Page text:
KOMIPO stated that it saw bidders from as far afield as South African and Canada, implying that producers will have to work harder to sell coal as demand weakens while supply steadily increases.
In 2009 coal producers should mitigate higher risk exposure to the volatile overseas coal market by securing more of their sales volumes in long-term contracts rather than spot sales.
Unlike in 2008, when spot sales provided producers with higher sales prices, 2009 demand is relatively weaker resulting in much lower prices.
Since its recent peak, coal prices have come down 66 percent to about $65 per ton at present.
We expect prices to decline further to as low as $53 per ton in 2009. Thus, domestic-sales oriented coal producers can anticipate less market pressure and lower risk exposure in 2009, based on adequate global supply and weakening demand.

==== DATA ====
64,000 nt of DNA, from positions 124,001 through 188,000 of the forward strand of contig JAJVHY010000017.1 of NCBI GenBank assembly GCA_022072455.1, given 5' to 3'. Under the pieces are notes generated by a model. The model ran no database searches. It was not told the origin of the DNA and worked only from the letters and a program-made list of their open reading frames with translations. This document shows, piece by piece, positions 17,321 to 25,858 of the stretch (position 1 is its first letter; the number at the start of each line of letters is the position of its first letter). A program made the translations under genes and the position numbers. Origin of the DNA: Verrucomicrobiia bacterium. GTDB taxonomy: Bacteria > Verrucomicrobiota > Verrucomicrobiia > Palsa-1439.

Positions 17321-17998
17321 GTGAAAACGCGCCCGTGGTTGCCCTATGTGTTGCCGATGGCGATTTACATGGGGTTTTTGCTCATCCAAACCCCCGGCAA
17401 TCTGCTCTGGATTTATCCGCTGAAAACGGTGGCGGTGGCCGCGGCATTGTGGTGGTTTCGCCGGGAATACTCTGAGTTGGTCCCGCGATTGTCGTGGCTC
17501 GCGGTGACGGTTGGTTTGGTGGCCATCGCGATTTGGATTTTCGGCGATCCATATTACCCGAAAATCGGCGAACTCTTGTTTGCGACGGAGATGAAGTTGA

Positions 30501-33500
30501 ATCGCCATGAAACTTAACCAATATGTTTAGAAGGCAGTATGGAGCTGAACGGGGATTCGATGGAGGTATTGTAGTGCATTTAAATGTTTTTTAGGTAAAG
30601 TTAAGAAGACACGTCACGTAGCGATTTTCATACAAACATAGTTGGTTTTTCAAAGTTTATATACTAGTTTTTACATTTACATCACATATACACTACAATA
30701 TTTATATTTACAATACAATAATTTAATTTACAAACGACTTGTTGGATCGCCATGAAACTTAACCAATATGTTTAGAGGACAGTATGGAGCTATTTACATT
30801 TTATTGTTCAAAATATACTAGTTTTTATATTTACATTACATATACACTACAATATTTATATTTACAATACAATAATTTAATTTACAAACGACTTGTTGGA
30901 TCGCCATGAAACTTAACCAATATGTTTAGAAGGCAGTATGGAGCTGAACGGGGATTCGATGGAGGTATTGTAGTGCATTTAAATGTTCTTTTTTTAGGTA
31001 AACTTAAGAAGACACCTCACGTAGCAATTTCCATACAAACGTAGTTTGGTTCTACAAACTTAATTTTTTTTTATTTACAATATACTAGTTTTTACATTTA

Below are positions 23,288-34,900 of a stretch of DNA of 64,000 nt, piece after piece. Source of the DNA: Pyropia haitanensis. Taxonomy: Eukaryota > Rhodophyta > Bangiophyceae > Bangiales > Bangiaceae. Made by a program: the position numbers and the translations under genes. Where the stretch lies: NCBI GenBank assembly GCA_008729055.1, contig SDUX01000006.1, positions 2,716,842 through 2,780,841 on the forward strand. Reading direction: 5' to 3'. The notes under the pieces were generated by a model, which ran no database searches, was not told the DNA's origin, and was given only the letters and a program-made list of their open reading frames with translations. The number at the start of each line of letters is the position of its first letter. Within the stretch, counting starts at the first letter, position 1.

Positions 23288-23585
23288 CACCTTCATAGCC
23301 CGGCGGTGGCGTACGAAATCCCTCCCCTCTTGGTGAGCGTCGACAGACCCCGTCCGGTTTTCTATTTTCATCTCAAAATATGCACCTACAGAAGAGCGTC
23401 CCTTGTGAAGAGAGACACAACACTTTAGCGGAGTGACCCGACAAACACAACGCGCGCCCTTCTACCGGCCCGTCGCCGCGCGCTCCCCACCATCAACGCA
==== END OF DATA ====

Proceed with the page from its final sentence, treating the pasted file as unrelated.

The writer is an analyst at Bahana Securities

Indonesian coal output to edge up, exports seen flat

NEW DELHI, March 4 (Reuters) – Indonesia’s coal output in 2009 is expected to edge up from last year, the head of a miners’ body said on Wednesday, and global demand for the fuel was unlikely to dive as China and India helped shore up consumption.
Jeffrey Mulyono, chairman of the Indonesian Coal Mining Association, said coal prices, sharply down from their peak in July, were “normal” now and he saw little downside.
“Of course, psychologically it may seem that energy demand will decrease. But in reality it is not so much,” Mulyono said on the sidelines of a coal conference in the Indian capital.
“We’re thinking of India and China still. They’re developing their energy supply to the public and to the industry.”
Mulyono estimated Indonesian production at 250-260 million tonnes this year, up from 238 million tonnes a year ago.